"As of 10:28 AM, today hasn't gone too badly."

-younger, stupider me, 10:28 AM

This just in from the Typed Too Soon Department: I walked out of the office today thinking, "You know, that wasn't too bad. Sure, I've got cramps and I'm hacking up phlegm like... like a... menstruating, coughing really hard... person, but I've had worse. Really! It's been a nice birthday!"

Then I got to my car. And saw the flat tire.

AAA came. And told me I needed a very serious alignment.

I found a Goodyear. Where they told me that I needed TWO new tires.

And new breakpads.

And a re-alignment.


So I turned out of the strip mall, fretting over where the money for all this was coming from and how I was going to get off work to get it done if I did have the money and also by the way my blood sugar was at a point where I contemplating gnawing off the rearview mirror.

Then the cop pulled me over. Apparently you can't make a right on red back there.

"Not a good way to celebrate your birthday," he said as he handed back my license. "Are you upset?" NO, I'm THRILLED. This was EXACTLY what I needed less than a year after a wreck and two speeding tickets. I'm not a fan of doing that woman-thing of crying my way out of a ticket, but I cried my way out of a ticket.

Good. I guess.

But not as good as the phone call I got while waiting in the tire place, where my sister and brother in law asked me to be Taufling's godmother.

Best birthday ever.

January 15, 2004

We are just a few days from what those of us in the NASA family refer to as "dark week," that span from January 27 through February 1 that marks the anniversaries of Apollo1, Challenger, and Columbia. And this afternoon, the President will outline his vision for the future of NASA. He will most likely suggest a trip to Mars and the construction of a manned Moon base.

If done well--and I hope, I hope it will be--this could be the new-millennium equivalent of JFK's1962 Rice University speech, at which he challenged the United States to break Earth's orbit: "We choose to go to the moon," he said. "We choose to go to the moon in this decade and do the other things, not because they are easy, but because they are hard, because that goal will serve to organize and measure the best of our energies and skills, because that challenge is one that we are willing to accept...."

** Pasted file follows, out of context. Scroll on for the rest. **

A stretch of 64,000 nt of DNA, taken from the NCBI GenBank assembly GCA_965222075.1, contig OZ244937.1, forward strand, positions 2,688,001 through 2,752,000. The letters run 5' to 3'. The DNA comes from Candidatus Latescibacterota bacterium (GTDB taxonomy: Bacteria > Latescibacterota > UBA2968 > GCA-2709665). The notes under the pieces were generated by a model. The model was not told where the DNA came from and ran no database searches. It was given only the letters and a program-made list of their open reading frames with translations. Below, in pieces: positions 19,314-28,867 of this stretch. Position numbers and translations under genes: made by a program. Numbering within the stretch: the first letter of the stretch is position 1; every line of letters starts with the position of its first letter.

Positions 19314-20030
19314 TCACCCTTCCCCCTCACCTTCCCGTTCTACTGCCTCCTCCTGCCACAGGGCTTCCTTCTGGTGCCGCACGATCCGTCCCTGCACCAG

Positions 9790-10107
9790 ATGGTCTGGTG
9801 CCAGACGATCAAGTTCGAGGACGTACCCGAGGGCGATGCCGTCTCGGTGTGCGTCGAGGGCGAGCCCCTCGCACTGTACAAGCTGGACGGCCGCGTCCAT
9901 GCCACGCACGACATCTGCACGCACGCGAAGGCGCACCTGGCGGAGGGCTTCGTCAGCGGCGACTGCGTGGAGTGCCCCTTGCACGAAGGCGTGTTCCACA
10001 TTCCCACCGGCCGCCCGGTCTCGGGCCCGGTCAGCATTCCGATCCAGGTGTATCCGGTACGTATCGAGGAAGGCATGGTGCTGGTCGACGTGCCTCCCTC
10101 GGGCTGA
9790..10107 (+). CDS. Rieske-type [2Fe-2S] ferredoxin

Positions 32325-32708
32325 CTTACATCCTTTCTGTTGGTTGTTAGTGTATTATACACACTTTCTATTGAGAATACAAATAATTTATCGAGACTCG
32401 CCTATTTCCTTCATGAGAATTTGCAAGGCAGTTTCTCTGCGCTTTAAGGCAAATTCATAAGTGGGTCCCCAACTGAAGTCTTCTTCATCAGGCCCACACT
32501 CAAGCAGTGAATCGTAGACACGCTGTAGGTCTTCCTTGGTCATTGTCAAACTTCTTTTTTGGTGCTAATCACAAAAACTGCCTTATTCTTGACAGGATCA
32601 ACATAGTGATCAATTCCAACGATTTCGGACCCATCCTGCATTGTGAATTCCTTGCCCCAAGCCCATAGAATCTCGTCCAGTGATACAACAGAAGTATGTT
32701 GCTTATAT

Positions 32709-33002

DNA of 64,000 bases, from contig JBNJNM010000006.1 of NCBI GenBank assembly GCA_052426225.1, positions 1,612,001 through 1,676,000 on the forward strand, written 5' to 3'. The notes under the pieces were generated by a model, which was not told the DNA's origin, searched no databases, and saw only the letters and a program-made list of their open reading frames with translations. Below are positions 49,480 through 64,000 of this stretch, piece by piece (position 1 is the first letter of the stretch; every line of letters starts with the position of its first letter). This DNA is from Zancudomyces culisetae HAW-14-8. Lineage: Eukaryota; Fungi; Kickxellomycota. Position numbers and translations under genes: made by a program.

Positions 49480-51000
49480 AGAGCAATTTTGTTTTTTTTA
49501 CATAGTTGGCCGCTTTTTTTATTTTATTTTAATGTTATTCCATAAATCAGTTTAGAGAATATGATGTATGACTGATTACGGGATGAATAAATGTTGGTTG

I quoted that speech all the time when I worked in education at Kennedy Space Center. Twenty years from now, you might visit the Cape and hear what the President will say today echoed back to you. Maybe.

Listen, and dream. Then do.

"I believe that this nation should commit itself to achieving the goal, before this decade is out, of landing a man on the Moon and returning him safely to Earth."

-JFK, May 25, 1962

January 14, 2004

It is 3:38 PM Eastern Standard Time. It is a Wednesday. I am wearing a blue denim dress with black sandals, silver boot-and-hat earrings, and a silvertone watch. I had turkey and bacon on wheat toast for lunch. My only sister is in the sixth month of pregnancy with her first child. I live in a snug little studio apartment and make $12.75 an hour doing technical and marketing writing for an engineering firm. The temperature is 68 degrees. Tomorrow is my twenty-seventh birthday.

I was present for history today as I undertook the highly important activity of organizing contracts, straining to hear the President's voice through tinny computer speakers. We will finish the International Space Station, dedicating what remains of our tough little shuttle fleet to completing its construction and bending the science we perform there to withstanding the rigors of long-duration space flight.

And in 2010, those lovely ladies, these three orbiters, having performed their tasks so long and so well, will be retired. The "in between", this pause on interplanetary travel that has occupied my entire lifespan, has ended. Only a few months ago I wouldn't have even entertained the idea.

The Moon will serve as a launching pad for Mars. Its weak gravitational pull and helium-rich environment will make for an excellent pit stop. We're not just going because it is there. We're going because it is time, and because we owe it to ourselves, our babies, and those who blazed the trail some forty years ago.

The short-sightedness of the Apollo cutoff will at last be righted. If the Moon program's funding had not been cut, the mighty Saturn V rockets not silenced, I very firmly believe we would be on Mars right now, reaping unimaginable tangental benefits. We're going to rectify that. Nearly every single Mercury, Gemini, or Apollo astronaut, when writing of the current condition of the space program, expresses nothing but frustration over the "beached whale" state of our Moon hardware. But all those years, and all that work, will not have resulted in merely a "ta-dah!" moment.

The President recognized the presence of Gene Cernan, the last man on the Moon (or, as Cernan prefers to put it, "the most recent man on the Moon") in his speech. He talked about Columbia, of lives lost and progress gained. These men understand.

We are going back.

Also, do not mock my earrings. They too are awesome.

January 14, 2004

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